Omani People


A Humble People

Humility, kindness, and generosity resemble the core values which run through the veins of the people of Oman. These values derive from Oman’s deep tradition of multiculturalism and cosmopolitanism arising from the Sultanate’s seafaring empire, which spanned from the coasts of Pakistan and Iran to Zanzibar in East Africa. Regional trade and exposure to different beliefs, cultures, traditions, and languages built a culture of profound reverence of human relationships. This idea of mutual respect and tolerance for others is the foundation of Omani society today.

Omanis are known for their hospitality. An invitation to a home is more than a polite gesture; it is an opportunity to become part of the family. Upon entering an Omani home, the visitor is given a cup of coffee, dates, fruits, and frankincense; resembling the humble gifts to the honored guest. Thus, generosity portrayed through the act of hospitality is an inseparable characteristic of the Omani people.

A Diverse and Tolerant People

Centuries of regional trade set the stage for Oman to emerge as a united people with a pluralistic heritage and identity. Omanis can trace their diverse heritage and languages to modern day Baluchistan and Sindh in Pakistan, Zanzibar and Dar Es-Salaam in Tanzania, the coastlines of Iran, and the western cities of Yemen.

This diversity of heritage and culture led to a deep tradition of tolerance for different religious beliefs, which is seen in all mosques where Sunnis, Shia, and Ibadhis pray united in their faith. Uniting these diverse identities is a strong sense of national pride founded on the very idea of respect for diversity. Omanis are a proud people, a diverse people, and it is in the Sultanate that we believe students can experience the diversity of the Arab world.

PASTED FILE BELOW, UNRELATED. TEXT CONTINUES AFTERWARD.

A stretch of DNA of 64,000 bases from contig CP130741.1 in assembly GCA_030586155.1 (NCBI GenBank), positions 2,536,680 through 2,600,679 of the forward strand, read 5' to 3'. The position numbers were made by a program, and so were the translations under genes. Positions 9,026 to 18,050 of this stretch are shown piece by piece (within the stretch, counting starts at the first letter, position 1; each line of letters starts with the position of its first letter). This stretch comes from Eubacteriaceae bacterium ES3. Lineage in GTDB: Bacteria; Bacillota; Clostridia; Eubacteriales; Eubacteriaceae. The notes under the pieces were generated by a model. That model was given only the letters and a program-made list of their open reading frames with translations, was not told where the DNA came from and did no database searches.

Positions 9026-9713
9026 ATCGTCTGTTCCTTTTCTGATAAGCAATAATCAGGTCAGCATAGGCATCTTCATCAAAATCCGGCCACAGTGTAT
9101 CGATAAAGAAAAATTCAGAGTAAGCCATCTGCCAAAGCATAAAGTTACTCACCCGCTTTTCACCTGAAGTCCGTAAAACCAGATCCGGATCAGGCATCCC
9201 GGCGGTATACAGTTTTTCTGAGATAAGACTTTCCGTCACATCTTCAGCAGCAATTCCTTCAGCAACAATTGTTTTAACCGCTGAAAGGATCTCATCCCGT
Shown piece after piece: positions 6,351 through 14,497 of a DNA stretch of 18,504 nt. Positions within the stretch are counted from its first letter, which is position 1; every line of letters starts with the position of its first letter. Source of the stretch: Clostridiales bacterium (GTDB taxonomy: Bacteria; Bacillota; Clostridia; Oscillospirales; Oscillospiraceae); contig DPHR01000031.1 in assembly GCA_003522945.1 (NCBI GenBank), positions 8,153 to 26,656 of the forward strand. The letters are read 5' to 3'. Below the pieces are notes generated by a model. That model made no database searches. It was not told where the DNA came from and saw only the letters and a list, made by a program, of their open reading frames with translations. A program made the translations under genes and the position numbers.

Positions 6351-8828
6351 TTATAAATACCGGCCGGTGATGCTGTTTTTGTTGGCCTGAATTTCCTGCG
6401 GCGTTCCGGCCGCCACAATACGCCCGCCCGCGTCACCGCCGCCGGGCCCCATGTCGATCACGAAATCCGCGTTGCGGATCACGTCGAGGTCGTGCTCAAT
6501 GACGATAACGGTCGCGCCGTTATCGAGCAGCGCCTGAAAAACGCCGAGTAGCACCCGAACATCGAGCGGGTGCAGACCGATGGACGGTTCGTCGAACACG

Omani People2023-05-14T04:54:34+02:00

Arabic in Oman

Arabic is a diglossic language, meaning the language is divided between two varieties for formal/international and informal/regional contexts. Modern Standard Arabic (MSA) is typically used in the media and academia, while local dialects of Arabic dominate day-to-day life. Many dialects proliferate throughout the Arabic-speaking world, posing a unique challenge to students who desire to master the language.

However, the dialect widely spoken throughout the Sultanate is considered as the closest among Arabic dialects to MSA. This unique nature of Omani Arabic allows students to freely use a combination of MSA and dialect during their studies in Oman. Noor Majan develops and strengthens students’ understanding of various registers of Arabic by exposing them to several accents in the media skills component, with a focus on Omani Arabic.

What is it like to study Arabic in Oman? 

Arabic in Oman2023-05-13T23:21:40+02:00






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